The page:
Please screenshot renderings via multiple important renderer, important ex: Apple Safari on a Retina box (highlights weird over-bolding due to their hinting prefs), Chrome and Firefox on Windows (both use Freetype, but custom builds and don't quite match stock), and anything normal on a Linux that doesn't use a hacked up Freetype (ergo Ubuntu is out, so is RHEL/Centos and Fedora).
Also, in both white on black and black on white, because font rendering is non-linear in respect to the 2.2 gamma curve (fun fact: everybody still uses 1.8 gamma for font rendering).
Your definition of "normal", "important" Linux _excludes_ Ubuntu, RHEL/CentOS, and Fedora?
I get your point about hacked up FreeType, but given that the three largest distributions on the planet are excluded from your list doesn't really gel.
The "playground" feature of the website even has a feature for comparing Interface with Roboto. When you do, and you look at the details, you'll find that Interface is actually quite different from Roboto, at least as far as "different" goes with utilitarian UI fonts. https://rsms.me/interface/lab/?size=22&compare=roboto
Here is a screenshot comparing Roboto (11.5px) to InterfaceRSMS (11px), which illustrates: http://imgur.com/a/nl5mp
There are plenty of UI typefaces out there that take a noticeably different approach, an easy comparison to Lucida Grande is probably enough to justify the point. (EDIT: for completeness, http://imgur.com/a/CjD06)
The most informed comparision can be made when the x-height is optically equivalent. The other option, cap height, isn't as useful because it is then harder to judge the lowercase (a majority of the letterforms).
Sure, you shouldn't be designing an interface with those sizes, but it may be something to consider for some zooming interfaces (primarily maps with lots of tags: street names, POIs, etc.)
At least I think that's the issue.
Anyhow, the version of Roboto served from google fonts is an older version and a subset of the "real" roboto, as can be fetched from roboto's source code repository. If you have Roboto installed locally, you probably have the more recent and more complete version installed and will likely want to compare with that (rather than what's on google fonts.)
Edit: https://twitter.com/stuartpb/status/900484392472109056 points out that @import must be at the beginning of a style declaration. Website has been updated.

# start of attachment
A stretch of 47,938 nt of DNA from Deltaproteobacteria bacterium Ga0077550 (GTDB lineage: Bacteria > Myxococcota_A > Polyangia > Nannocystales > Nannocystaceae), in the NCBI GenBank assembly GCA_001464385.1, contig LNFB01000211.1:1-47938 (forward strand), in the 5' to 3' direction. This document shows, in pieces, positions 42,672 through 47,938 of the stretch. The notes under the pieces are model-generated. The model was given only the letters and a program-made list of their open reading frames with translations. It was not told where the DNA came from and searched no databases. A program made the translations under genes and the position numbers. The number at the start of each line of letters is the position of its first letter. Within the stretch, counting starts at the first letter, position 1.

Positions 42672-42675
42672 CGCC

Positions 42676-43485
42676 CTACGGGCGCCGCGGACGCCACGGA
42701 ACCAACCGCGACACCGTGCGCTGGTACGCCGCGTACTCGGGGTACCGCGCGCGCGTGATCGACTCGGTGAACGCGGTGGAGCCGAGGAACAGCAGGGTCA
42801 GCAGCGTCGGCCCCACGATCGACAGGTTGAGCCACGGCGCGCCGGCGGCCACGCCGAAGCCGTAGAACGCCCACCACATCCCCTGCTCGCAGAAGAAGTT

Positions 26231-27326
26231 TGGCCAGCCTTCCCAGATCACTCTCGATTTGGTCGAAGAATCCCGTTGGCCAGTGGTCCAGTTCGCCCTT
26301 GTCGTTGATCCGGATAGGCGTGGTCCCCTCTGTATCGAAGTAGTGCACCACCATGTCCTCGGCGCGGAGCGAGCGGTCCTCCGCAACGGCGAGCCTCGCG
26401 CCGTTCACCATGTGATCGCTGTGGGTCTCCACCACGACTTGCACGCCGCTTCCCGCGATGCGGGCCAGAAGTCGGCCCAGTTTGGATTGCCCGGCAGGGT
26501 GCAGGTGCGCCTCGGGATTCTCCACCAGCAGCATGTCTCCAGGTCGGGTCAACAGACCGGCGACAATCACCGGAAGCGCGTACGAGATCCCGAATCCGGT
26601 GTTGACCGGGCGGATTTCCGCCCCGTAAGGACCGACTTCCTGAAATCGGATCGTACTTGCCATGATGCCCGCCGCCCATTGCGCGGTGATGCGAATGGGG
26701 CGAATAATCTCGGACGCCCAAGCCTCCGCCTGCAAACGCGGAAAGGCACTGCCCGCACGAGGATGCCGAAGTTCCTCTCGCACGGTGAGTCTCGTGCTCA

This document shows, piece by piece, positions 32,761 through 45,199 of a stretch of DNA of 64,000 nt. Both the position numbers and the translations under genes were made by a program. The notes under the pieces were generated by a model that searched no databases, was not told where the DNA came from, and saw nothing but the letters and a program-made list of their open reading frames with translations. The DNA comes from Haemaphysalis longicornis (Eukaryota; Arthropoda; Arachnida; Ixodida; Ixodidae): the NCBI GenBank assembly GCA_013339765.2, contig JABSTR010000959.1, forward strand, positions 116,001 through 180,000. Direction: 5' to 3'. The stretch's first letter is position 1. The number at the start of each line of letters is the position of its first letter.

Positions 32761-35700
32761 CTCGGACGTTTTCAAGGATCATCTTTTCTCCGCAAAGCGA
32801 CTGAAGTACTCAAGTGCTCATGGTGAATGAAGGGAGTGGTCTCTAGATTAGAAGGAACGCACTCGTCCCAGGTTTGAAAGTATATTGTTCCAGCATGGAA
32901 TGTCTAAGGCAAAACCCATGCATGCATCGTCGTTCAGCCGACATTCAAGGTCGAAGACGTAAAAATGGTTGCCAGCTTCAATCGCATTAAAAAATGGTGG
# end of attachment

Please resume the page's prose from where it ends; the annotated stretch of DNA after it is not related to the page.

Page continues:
(Looks like you have to run
brew tap caskroom/fonts
Edit: Dear downvoters, what I am saying is that you can take any ramdom sans serif, reduce the letter-spacing and you end up with a similar looking font face which might be even more balanced. Despite my criticism, I expressed my high appreciation that the creator offers his work for free. If you disagree let me know why instead of downvoting, maybe I am wrong and missed something.
Another poster just commented that it looks like Roboto (or is even based on Roboto) and Roboto faces the same issues but not that worse. Roboto itself is a mutated Helvetica Neue which is admittedly a reference sans serif where every other sans looks inferior amd kind of turned out badly in comparison.
This may be OK for text, but specifically for user interfaces, this is the very first thing I check when considering whether a font is usable.
With a good font, it will be immediately obvious which of these amounts is more, while this font would likely mislead you:
Ironically, Roboto seems to get it right.
What other glyph ambiguities do you look out for on new fonts?
The hope is to add a stylistic set for character disambiguation to the font, which when enabled would enable graphic features on glyphs like upper-case "i" and lower-case "l", zero and "O", and so on. Tracked here: https://github.com/rsms/interface/issues/1
Though not abiguous in sharing the exact same shapes, many characters can share similar structures that (arguably; citation needed) can cause visual confusion. For example;
3 and 8 in a typeface like Helvetica are very similar. Opening the aperture of the 3 or using a form with a corner in the upper right can be observed in some UI typefaces.
The "single story a" can be an issue in typefaces that ise it, adding to the plethora of round forms (eopdqbc etc.). Breaking up the monotony of those shapes is also frequently advised.
"Tail-less" t and r in sans type can be problematic at small sizes.
Wish a slash like in my coding fonts was the norm in USA.
Damn, I never noticed that. Now I hate the typeface on my keycaps.
A slash or a dot in the middle would be nice.
If this is a deliberate near-clone of Roboto, then at the very least there should be some explanation of how it differs and why.
Didn't Tahoma achieve this back in 1995?
Amazing job to the author!
Although I don't have a HIDPI display, it is nicer and (subjectively) more readable than what I've tried before (I still use Fira Code for coding and Fira Mono inside the terminal, but for the UI tried various variations of Fira, Roboto and other sans serif fonts, yet none of them stuck).
I've been using Frama-C recently, with the option of \forall or ∀, for example. The latter is more readable, but a pain to type. I'll have to try some of these.
This package only installs the OTF version currently.
Let me know if you have any problems installing.
We really need good open source fonts.
With retina/high DPI displays? Not so much.